Warm water with ginger is often served to the guests as they wait to enter the tearoom. More charcoal may be added to the 炉 ro to boil the water and heat the tea space. Even the type of teaware used is adjusted to increase the warmth of the tea. It is during this time of year that the host will bring out the 筒茶碗 tsutsuchawan.

Named for its distinctive “tube-like” shape, the tsutsuchawan casts a visually different form in the tearoom when compared to the typical shape of the teabowl. Comprising of a vessel that is taller than it is wide, the height of the tsutsuchawan ensures that the hot tea made within it remains hot by the moment the guest receives it. Given that traditionally 茶室 chashitsu are constructed out of nothing more than wood, paper, grass, and mud, any means taken to retain heat is vital. Tea was (and still is) a medicine at its core.

As I sit in my own modern (and, frankly, modest) tearoom today, I find myself feeling far from the historical essence of chanoyu. In my New York City apartment, I sit in the artificial warmth of 20th century steam heat. The sound of the radiator seems a constant feature of my Winter-locked life here in the city. In stark contrast, I look out of my window to a world blanketed in a fresh coat of snow. Ice hangs on the eaves and dark grey clouds filter sunlight into a dull glow.

As I bring the water in my antique bronze and iron 茶釜 chagama to a boil, I arrange my teaware. A vintage 備前焼筒茶碗 Bizen-yaki tsutsuchawan.

A small wooden 平棗 hiranatsume lacquered with persimmon juice.

An antique 茶杓 chashaku.

A 茶筅 chasen made of speckled bamboo. Peering out of the darkness of the deep chawan is the white linen 茶巾 chakin, folded in a manner favored in the 裏千家 Urasenke school (a subtle and mindful nod of appreciation to their form as I am a student of 宗徧流正伝庵 Sōhen-ryū Shōden-an).

As I cleanse each item, touching them with the smooth silk cloth of my 袱紗 fukusa or bathing them in the heat of the boiling water, I ready them for their action of making tea. The chashaku is rested atop the natsume. The chakin is removed from the teabowl. The whisk is wetted and warmed. The teabowl is empty and is radiating heat from the water it once held. These actions all have their intention and are supported by the purpose-built wares.

As I scoop tea from the small wooden natsume and place it gently into the center of the teabowl, I feel the heat still held in the clay. Its presence subtly activating the aroma of the fresh 抹茶 matcha powder. The shape of the bowl sends this flavor upwards to me as I pour half a ladle’s-worth of hot water into the chawan. As I whisk the tea, I am mindful to adjust my action to the unique shape of the tsutsuchawan. My movements are tighter, slightly faster, whipping the tea into a light foam.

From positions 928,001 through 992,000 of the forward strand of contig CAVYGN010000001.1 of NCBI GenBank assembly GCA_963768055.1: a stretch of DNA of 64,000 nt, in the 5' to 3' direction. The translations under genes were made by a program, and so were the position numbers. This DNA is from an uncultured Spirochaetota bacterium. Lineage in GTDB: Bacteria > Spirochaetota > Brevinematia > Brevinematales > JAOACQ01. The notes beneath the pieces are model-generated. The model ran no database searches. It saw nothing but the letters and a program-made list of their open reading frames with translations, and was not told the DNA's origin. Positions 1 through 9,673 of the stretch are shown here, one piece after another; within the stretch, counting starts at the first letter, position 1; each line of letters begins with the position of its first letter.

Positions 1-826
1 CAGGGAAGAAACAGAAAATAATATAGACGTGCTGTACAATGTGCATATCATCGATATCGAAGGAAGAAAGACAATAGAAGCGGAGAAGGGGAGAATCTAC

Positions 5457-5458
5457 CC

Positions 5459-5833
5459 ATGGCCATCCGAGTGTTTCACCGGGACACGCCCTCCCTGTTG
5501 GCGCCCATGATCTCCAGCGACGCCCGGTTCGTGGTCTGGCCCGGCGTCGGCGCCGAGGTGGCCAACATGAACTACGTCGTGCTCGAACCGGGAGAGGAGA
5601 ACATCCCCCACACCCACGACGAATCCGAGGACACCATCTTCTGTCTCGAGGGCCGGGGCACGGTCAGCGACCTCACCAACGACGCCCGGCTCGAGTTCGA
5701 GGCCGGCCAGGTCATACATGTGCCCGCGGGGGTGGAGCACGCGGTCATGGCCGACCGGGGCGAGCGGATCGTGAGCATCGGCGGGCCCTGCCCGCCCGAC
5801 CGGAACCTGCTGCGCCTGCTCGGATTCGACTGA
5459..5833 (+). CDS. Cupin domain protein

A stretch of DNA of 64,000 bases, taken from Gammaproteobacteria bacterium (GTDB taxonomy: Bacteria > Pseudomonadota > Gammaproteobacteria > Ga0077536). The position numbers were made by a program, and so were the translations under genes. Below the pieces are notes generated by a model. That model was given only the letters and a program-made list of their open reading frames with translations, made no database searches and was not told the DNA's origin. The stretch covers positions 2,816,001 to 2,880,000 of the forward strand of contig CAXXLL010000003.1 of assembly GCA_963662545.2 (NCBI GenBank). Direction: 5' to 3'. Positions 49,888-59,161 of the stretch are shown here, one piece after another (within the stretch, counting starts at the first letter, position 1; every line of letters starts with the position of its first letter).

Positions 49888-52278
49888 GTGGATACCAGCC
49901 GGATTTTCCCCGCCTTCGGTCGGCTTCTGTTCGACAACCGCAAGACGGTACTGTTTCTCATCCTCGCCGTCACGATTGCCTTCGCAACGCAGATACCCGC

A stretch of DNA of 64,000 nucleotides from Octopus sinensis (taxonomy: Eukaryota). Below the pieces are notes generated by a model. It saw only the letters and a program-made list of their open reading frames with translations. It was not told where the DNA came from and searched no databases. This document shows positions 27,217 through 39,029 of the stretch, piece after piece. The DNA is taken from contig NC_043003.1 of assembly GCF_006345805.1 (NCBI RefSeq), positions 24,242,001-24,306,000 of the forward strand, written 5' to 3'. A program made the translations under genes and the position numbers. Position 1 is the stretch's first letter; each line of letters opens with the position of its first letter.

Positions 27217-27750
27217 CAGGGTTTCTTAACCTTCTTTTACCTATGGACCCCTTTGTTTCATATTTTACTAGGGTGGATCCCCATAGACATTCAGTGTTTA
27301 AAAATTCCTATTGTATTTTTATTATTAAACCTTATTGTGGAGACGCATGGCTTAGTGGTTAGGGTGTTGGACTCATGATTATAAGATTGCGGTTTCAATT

Pulling the chasen from the teabowl with an upward motion, I see the results of my action: a soft, gentle foam, lustrous like mounding snow. It glows like a wondrous light at the end of a long, dark tunnel.

As I sit in the makeshift tearoom of my urban apartment, listening to the wild wind whipping at my window, the sight of trees bending and heaving to the force of nature, I cannot help but to recognize the luxury and, indeed, the privilege I live in. Tea is a luxury. Heat is a luxury. The walls around me and the food in my belly are all a luxury, brought to me, in large part, by a privilege that I alone did not make for myself.

As I set the bowl before me and lift it in thanks for this moment it and my practice has brought me, I let my thoughts on this situation linger. I pause before I lift the bowl to my lips, its heat radiating, the fresh, fragrant liquid within it unavoidable and pleasant. How can I share this solitary bowl of tea with the world around me? How do I share this warmth that I have now during the coldest time of year?

As I sip and empty the tall vessel, watching the final dregs pool and collect within its flat base, no immediate answer comes to me.

As I turn the bowl over to appreciate the rough textures of its 高台 kōdai and to see the carved mark of the potter’s name, I find no reply from the great and boundless universe. To “just make tea” seems to be enough and yet so little. Today, the peace I often find myself having at the end of making a bowl of tea does not seem to arise. Instead, the problems of the world, the problems of privilege, still seem to remain.

As with other forms of meditation, the act of making a bowl of tea is said to be a kind of enlightenment. Alas, it is a misconception that enlightenment brings an air of settled peace or a sense of harmony. In truth, the enlightenment that arises is, instead, no different from the pain and suffering or the joy and exuberance of everyday.

When we look down the long, dark tunnel of life, sometimes all we see is the darkness. Sometimes when we look down the long, dark tunnel of a tsutsuchawan, all we see are the final dregs and residue of the tea we’ve finished. It is our practice to see this. It is also our practice to do all we can to make the guest warm, especially when we are living through the coldest days of Winter.

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All That Heralds Winter

IMG_3461When does a season change? How does one know? One may reference a calendar, yet the demarcated days and months can only tell so much. Seasons, like all things in life, transform slowly, almost imperceptibly. Yet, as if by magic, they can also suddenly appear. A night of cold wind can pull down all of Autumn’s leaves, revealing in morning barren treetops. October’s crystal blue skies become dark and grey by early November. During a frigid rain shower, the first flecks of snow can appear.

Those more closely attune to nature’s cycle will perceive this. The last of Summer’s dragonflies now float dead along the stream’s edge. The bell cricket grows silent and buried itself in the cold earth. The songbirds begin to change into their drab Winter’s plumage. The geese continue their migration.